LiquidThreads is a next-generation discussion system for MediaWiki, which turns talk pages into a real forum, while maintaining the essential aspects of a wiki that make them so effective. It was originally developed as a Google Summer of Code project by David McCabe, and I've spent the last 4 months preparing it for deployment on Wikimedia sites, under contract from the Foundation.
Screenshot #1: Threaded conversation
The most significant feature of the extension—and the one that gives it its name—is the thread-oriented discussion format, shown in screenshot #1. Rather than simply indenting replies, as is currently done on talk pages, LiquidThreads gives editors the ability to "reply" to a particular post in a thread, and automatically places the resulting comment in the correct position within the thread. LiquidThreads support a number of additional features familiar to users of forum software; for example, a button allows one to "quote" another editor's post, and editors may insert a "summary" section for a thread to generate a record of the discussion for future readers.
Screenshot #2: Thread summary listing
The implementation of threads on a talk page as conceptual threads—rather than sections—makes a number of additional features possible. The most noticeable of these is the new thread summary listing, which acts as a replacement for the traditional table of contents on discussion pages using the extension. An example thread listing is shown in screenshot #2.
The listing not only provides links to the threads themselves—as the table of contents would—but also includes more forum-like statistics, tracking the editor who started the thread, the number of posts to it, and the time of the most recent modification. The list of threads may be sorted according to the modification time, starting at either earliest or latest; a number of additional sorting methods—notably, a way to sort by thread activity—have already been requested.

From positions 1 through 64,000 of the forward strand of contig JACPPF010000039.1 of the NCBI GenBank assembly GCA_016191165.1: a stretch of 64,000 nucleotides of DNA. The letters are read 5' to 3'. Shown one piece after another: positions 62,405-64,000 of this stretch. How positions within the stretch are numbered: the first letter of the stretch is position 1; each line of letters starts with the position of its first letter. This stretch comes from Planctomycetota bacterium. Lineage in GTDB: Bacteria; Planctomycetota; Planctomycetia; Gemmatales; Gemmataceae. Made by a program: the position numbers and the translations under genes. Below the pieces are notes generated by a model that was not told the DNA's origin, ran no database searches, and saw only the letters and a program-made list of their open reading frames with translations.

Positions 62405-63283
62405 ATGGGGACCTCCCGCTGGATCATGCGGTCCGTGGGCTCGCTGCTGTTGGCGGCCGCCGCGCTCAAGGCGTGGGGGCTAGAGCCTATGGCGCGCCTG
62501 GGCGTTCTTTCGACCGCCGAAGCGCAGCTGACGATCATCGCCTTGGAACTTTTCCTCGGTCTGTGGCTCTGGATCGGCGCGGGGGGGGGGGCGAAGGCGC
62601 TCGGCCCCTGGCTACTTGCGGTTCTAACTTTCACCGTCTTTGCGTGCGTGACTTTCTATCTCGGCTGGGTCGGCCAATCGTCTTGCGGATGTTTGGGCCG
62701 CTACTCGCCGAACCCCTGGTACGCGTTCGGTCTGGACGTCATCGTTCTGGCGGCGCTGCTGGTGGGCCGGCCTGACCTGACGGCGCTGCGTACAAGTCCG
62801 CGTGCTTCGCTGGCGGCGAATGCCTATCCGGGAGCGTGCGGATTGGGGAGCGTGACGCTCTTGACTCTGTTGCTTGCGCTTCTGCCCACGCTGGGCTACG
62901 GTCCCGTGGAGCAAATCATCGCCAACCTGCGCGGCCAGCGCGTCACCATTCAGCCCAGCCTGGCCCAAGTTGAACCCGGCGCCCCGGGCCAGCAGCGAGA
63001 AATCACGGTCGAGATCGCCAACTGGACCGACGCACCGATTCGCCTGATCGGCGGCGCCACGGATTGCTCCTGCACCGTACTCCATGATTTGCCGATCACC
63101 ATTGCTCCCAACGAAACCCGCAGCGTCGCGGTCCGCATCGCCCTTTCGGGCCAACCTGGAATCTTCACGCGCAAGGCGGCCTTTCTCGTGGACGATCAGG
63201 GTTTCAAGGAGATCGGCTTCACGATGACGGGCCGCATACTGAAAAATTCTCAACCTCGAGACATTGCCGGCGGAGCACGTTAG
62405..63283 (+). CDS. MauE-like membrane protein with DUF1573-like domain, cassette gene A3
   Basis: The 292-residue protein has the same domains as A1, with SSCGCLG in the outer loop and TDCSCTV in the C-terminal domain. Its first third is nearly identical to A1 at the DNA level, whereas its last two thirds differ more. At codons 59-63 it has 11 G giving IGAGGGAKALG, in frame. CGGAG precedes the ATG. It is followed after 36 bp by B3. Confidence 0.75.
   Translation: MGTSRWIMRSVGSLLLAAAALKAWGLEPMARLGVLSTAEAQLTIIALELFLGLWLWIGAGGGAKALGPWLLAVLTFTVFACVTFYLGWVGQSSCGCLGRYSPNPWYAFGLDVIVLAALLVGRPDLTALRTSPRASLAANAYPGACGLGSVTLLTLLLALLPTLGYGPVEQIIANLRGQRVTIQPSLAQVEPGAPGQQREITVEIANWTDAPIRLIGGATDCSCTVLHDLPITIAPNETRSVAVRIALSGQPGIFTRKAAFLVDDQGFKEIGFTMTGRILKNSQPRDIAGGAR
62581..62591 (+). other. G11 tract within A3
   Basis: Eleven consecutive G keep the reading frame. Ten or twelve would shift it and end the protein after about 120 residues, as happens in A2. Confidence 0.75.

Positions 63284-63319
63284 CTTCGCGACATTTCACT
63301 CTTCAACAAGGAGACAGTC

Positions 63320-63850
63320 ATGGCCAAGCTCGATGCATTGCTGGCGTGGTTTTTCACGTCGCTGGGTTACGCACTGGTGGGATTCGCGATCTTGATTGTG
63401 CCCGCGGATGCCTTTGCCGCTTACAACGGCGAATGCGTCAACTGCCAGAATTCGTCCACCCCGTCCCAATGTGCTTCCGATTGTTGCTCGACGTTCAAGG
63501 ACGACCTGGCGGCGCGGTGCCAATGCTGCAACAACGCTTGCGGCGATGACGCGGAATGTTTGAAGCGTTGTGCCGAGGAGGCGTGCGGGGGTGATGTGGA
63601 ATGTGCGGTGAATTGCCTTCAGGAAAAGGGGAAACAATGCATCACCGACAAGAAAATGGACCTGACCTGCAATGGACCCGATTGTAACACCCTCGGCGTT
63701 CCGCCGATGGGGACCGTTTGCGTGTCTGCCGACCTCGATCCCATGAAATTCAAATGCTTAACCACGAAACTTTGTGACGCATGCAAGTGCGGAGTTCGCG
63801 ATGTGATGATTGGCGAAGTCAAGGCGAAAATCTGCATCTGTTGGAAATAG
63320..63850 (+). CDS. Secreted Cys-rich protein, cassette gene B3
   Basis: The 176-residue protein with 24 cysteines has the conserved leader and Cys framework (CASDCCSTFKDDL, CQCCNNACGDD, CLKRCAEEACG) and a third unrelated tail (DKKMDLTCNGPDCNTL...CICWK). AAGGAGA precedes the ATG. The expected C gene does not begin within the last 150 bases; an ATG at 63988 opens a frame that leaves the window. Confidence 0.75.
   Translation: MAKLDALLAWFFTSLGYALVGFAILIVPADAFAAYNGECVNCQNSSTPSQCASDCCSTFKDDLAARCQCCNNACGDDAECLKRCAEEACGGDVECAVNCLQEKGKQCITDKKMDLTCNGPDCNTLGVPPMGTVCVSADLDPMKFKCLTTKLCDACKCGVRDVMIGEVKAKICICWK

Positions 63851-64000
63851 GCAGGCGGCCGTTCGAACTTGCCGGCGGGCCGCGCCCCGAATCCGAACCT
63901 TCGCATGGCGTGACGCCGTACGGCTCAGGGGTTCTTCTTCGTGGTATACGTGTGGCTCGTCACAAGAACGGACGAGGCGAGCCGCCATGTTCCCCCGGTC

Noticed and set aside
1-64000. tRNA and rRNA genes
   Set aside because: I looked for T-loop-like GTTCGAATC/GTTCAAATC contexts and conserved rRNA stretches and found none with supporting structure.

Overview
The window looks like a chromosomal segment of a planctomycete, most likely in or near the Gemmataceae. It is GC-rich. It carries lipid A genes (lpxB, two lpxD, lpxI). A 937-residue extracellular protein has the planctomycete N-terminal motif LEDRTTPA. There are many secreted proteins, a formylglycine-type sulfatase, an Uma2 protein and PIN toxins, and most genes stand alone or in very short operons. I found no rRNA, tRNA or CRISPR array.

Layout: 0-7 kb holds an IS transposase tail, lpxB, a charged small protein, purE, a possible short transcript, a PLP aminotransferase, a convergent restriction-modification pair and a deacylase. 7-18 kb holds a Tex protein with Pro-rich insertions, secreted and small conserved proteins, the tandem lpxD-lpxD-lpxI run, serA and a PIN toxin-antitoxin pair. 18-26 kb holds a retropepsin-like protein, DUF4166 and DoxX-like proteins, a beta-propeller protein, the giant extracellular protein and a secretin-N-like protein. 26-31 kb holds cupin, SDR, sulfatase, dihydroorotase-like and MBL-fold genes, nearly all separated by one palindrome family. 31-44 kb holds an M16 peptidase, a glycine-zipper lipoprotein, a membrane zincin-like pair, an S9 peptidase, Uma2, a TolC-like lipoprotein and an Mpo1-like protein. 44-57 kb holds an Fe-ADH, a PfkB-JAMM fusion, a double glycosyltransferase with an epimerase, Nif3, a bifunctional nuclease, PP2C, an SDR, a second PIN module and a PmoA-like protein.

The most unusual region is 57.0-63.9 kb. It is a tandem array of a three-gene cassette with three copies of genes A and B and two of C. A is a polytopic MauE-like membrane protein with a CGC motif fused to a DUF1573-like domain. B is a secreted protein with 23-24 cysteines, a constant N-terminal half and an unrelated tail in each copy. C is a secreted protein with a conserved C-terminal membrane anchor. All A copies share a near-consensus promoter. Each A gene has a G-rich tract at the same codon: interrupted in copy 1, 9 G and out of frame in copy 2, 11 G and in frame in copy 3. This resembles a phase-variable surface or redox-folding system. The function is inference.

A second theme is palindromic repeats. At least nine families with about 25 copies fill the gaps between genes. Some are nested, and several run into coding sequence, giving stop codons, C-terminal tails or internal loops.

With the new listing, LiquidThreads removes the need for manual archiving of old discussions; as threads age and become inactive, they will move out of the first page of the listing (which, by default, is configured to only show the twenty most recent threads), while at the same time remaining easily accessible for future reference.
Screenshot #3: New messages
Underneath the reader-facing form of a single discussion page, individual threads—and even individual posts within threads—are implemented as distinct subpages, allowing more fine-grained control over them. One major feature which relies on this control is the availability of a thread-level watch: users can choose to watchlist individual threads of interest, rather than entire discussion pages. This is expected to be immediately useful on high-traffic pages such as noticeboards, where users may only be interested in a small subset of ongoing discussion.
When a user adds an individual thread to their watchlist, future posts to that thread trigger a "new messages" prompt for the user, leading them to a screen where they are given the opportunity to read and acknowledge the new posts (screenshot #3). Posts can be marked as read on a per-thread level, allowing users to leave threads that require replies "unread"; this causes the system to continue generating a prompt to serve as a reminder to the user.
Further testing of the extension is expected to continue for some time, and the developers are eager to receive feedback on the extension's features.